It’s Weaning Time

The lambs are now four months old and it’s time to wean them from their mothers. We don’t have a sheep dog so all our sheep are trained to the bucket. However, this doesn’t help much when we need to separate them from each other.

We wanted the ewes to remain  in the hilly paddock, the ram lambs in the little duck paddock (so we can feed them up for their last few weeks) and the ewe lambs on the lushest grass in the river paddock. It took about 5 hours, a fair bit of chasing and some increasingly expert catching from Colin before all this was achieved.  This also allowed Colin to handle and check every sheep.

We then spent some time sorting out our flock record. We now just need to decide who will stay and who will go. We don’t keep our own tups (rams) so all nine boys will go. We will keep some for ourselves for meat throughout the winter. Some of the older girls will go, replaced by this year’s ewe lambs who will form part of our new breeding stock. When making our choices we like to keep an eye to diversity in our Shetland flock, keeping breeding ewes that are good ‘types’ and keeping a mixture of colours. Fortunately, three of this year’s ewe lambs are moorits and these will replace the old moorits we lost last year.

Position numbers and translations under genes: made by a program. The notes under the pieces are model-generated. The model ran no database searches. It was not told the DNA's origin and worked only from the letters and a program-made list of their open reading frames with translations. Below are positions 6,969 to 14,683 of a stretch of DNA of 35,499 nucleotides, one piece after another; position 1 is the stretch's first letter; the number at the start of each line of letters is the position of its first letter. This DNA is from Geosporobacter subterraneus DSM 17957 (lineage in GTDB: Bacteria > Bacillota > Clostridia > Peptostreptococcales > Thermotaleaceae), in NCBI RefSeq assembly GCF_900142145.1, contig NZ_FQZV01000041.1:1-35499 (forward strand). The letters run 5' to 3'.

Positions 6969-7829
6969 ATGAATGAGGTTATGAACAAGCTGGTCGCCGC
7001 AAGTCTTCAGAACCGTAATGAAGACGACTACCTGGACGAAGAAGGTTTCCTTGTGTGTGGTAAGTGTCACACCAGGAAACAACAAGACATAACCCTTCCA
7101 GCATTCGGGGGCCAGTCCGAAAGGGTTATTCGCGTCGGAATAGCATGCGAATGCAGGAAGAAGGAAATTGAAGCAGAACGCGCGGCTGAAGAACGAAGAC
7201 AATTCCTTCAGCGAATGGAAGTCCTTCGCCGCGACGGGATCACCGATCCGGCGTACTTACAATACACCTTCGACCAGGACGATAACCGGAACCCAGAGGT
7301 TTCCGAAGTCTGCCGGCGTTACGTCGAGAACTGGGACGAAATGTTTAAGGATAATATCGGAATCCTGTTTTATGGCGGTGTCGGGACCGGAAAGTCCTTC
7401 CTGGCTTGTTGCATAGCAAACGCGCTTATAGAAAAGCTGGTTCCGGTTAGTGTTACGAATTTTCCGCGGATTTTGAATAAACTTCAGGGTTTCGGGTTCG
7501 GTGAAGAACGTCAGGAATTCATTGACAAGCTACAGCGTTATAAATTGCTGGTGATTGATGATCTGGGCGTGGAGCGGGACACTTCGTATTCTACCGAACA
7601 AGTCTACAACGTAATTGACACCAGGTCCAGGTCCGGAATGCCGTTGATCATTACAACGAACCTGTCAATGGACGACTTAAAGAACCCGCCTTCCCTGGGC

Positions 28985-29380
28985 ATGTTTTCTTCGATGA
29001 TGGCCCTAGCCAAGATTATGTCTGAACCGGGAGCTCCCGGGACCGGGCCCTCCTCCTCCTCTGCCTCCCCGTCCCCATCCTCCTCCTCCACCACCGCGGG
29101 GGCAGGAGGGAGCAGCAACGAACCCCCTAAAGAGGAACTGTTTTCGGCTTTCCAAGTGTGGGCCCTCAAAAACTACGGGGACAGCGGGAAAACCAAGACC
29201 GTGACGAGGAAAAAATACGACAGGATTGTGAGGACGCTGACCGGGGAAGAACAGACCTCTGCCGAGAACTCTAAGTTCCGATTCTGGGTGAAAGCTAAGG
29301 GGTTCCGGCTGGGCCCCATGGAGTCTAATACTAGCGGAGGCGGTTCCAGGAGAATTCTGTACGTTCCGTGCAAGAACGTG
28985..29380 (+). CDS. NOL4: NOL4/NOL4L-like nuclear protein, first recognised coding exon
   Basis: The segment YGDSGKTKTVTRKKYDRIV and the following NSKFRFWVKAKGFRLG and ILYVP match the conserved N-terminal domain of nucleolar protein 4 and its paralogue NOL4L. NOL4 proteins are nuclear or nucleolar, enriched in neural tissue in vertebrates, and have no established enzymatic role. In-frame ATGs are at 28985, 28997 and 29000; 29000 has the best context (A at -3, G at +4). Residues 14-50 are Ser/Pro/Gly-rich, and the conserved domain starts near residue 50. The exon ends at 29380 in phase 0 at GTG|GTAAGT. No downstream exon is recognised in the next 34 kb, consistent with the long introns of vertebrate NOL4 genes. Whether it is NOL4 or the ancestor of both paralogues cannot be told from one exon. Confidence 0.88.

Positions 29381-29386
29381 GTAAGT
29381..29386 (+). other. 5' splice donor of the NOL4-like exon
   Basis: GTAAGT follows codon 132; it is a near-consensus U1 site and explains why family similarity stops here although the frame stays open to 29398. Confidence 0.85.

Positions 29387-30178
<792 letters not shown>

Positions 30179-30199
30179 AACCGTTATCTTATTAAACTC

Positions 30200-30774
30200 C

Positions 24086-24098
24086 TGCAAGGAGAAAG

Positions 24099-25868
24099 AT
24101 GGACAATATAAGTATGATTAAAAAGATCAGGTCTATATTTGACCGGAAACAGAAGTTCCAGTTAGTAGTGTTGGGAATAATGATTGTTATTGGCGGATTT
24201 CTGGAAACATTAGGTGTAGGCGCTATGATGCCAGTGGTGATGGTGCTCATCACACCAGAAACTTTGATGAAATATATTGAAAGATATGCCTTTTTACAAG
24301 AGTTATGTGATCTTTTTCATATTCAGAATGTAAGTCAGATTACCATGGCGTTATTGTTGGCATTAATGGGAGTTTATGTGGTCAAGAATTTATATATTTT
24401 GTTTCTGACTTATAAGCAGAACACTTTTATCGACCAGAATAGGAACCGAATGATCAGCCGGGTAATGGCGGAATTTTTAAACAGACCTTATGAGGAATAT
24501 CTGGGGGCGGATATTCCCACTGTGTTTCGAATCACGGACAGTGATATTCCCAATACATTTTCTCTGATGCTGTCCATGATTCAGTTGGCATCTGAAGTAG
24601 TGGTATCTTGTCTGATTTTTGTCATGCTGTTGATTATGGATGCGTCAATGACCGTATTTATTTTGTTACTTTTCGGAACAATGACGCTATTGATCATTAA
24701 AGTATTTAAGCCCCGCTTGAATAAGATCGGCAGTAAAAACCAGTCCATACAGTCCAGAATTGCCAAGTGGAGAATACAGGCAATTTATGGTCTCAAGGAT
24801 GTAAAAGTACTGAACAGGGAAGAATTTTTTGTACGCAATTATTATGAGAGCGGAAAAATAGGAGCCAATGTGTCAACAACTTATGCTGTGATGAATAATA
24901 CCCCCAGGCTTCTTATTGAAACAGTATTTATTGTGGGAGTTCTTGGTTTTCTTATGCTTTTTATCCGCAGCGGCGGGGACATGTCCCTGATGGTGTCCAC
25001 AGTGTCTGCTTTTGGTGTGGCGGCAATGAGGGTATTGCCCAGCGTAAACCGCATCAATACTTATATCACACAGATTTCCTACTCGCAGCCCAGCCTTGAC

We wean late to minimize the stress to the sheep and lambs but there will still be a few noisy nights to endure as they bleat to each other across the paddocks. They can’t really see each other from their new paddocks but unfortunately they can hear each other and will call out for a few days.

When the ewes have dried off in a few weeks time we will reunite them in the river paddock where they will have the best of the grass before tupping in the autumn.

And so, as I write this, I can feel the seasons turning.

 

You may also like